Section 220 of the Delaware General Corporation Law gives stockholders the right, upon written demand under oath, to inspect the corporation’s stock ledger, a list of its stockholders, and its other books and records for any proper purpose. The law defines a “proper purpose” as “a purpose reasonably related to such person’s interest as a stockholder.” The Delaware Supreme Court has previously held that a stockholder’s desire to investigate wrongdoing or mismanagement may constitute a “proper purpose,” but the shareholder must show by a preponderance of the evidence that there is a credible basis from which the court can infer that there is possible mismanagement that would warrant further investigation. Seinfeld v. Verizon Communications, Inc., 909 A.2d 117, 121-24 (Del. 2006). The scope of a stockholder’s inspection is limited to those books and records that are “necessary and essential” to accomplish the shareholder’s stated, proper purpose. Saito v. McKesson HBOC, Inc., 806 A.2d 113, 116 (Del. 2002), overruled on other grounds, Lambrecht v. O’Neal, 3 A.3d 277, 292 (Del. 2010); see also Espinoza v. Hewlett-Packard Co., 32 A.3d 365, 371 (Del. 2011). “A document is ‘essential’ for Section 220 purposes if, at a minimum, it addresses the crux of the shareholder’s purpose, and if the essential information the document contains is unavailable from another source.” Id. at 371-72 (footnotes omitted).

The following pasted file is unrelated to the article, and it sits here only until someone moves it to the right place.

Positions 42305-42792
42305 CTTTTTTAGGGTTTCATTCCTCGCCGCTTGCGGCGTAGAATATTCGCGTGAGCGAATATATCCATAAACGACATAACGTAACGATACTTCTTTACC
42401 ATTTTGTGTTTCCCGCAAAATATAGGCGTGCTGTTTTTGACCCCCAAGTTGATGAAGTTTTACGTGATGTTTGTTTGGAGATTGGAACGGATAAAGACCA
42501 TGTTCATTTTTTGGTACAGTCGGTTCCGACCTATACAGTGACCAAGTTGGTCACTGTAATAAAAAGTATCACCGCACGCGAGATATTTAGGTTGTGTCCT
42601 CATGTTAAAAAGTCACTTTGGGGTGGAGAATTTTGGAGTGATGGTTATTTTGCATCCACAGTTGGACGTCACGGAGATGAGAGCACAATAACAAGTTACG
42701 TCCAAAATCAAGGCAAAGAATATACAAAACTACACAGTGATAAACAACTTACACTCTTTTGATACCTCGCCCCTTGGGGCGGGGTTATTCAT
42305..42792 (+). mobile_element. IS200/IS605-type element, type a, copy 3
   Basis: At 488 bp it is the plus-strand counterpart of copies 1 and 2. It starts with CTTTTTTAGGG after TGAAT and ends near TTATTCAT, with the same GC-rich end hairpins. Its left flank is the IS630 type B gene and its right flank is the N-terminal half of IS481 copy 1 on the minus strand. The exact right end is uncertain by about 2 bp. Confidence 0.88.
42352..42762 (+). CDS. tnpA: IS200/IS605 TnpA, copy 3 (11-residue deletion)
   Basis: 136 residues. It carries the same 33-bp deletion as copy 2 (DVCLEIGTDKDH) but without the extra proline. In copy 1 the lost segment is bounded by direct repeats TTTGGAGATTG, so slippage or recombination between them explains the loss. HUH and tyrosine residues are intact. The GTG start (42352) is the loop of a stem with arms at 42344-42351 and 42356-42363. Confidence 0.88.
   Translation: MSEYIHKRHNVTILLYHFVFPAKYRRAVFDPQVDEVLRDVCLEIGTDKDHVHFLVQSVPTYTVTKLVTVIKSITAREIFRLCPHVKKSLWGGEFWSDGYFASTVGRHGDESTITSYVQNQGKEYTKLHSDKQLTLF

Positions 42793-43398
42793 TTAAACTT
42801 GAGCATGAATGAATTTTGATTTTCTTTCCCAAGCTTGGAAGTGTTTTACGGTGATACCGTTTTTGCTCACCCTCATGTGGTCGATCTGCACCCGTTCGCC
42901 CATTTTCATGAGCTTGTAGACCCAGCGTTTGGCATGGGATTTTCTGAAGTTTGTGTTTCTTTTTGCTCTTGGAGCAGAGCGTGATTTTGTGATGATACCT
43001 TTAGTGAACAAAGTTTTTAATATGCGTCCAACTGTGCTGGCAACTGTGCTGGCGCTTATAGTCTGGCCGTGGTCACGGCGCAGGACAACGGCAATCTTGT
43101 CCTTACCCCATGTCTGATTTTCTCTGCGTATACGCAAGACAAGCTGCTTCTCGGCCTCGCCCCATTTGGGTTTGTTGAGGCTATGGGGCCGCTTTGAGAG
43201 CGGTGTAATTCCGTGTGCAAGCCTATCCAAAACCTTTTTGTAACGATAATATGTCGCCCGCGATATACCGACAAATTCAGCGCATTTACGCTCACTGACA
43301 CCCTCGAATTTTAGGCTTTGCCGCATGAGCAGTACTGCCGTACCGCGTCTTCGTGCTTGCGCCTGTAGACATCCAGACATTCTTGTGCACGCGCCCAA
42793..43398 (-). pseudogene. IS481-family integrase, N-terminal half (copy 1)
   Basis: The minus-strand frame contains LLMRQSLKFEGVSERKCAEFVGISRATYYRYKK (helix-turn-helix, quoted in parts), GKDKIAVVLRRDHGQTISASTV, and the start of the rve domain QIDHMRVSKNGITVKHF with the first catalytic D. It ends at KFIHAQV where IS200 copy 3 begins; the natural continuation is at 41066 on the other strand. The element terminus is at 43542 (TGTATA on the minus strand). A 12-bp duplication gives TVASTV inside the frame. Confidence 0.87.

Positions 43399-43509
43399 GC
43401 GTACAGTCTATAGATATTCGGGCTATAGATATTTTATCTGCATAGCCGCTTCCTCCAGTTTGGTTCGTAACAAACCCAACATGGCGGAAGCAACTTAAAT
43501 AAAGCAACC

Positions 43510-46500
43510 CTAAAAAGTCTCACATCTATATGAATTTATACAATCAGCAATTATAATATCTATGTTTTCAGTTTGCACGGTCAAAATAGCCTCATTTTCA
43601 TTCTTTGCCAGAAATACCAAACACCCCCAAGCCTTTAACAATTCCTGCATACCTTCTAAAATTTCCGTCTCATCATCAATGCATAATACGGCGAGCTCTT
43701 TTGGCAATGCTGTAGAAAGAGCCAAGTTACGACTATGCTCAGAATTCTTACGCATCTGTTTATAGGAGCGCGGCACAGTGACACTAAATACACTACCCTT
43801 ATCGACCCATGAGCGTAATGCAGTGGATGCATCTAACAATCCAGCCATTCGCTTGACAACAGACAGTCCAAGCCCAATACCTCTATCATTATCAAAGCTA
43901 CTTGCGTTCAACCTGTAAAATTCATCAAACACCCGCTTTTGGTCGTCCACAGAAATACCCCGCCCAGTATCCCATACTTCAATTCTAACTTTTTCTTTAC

Background of the Wal-Mart Case
In Wal-Mart, the plaintiff shareholder IBEW brought a books and records action in the Delaware Court of Chancery in the wake of a New York Times article suggesting that Wal-Mart had not adequately investigated allegations of bribery at its Mexican subsidiary, WalMex. According to the article, as summarized in the Delaware Supreme Court’s opinion, Wal-Mart rejected the investigation plan recommended by outside counsel, did not pursue preliminary internal findings that there was reasonable suspicion to believe that Mexican and U.S. laws had been violated, and transferred control over the investigation to WalMex’s general counsel, even though he himself was a target.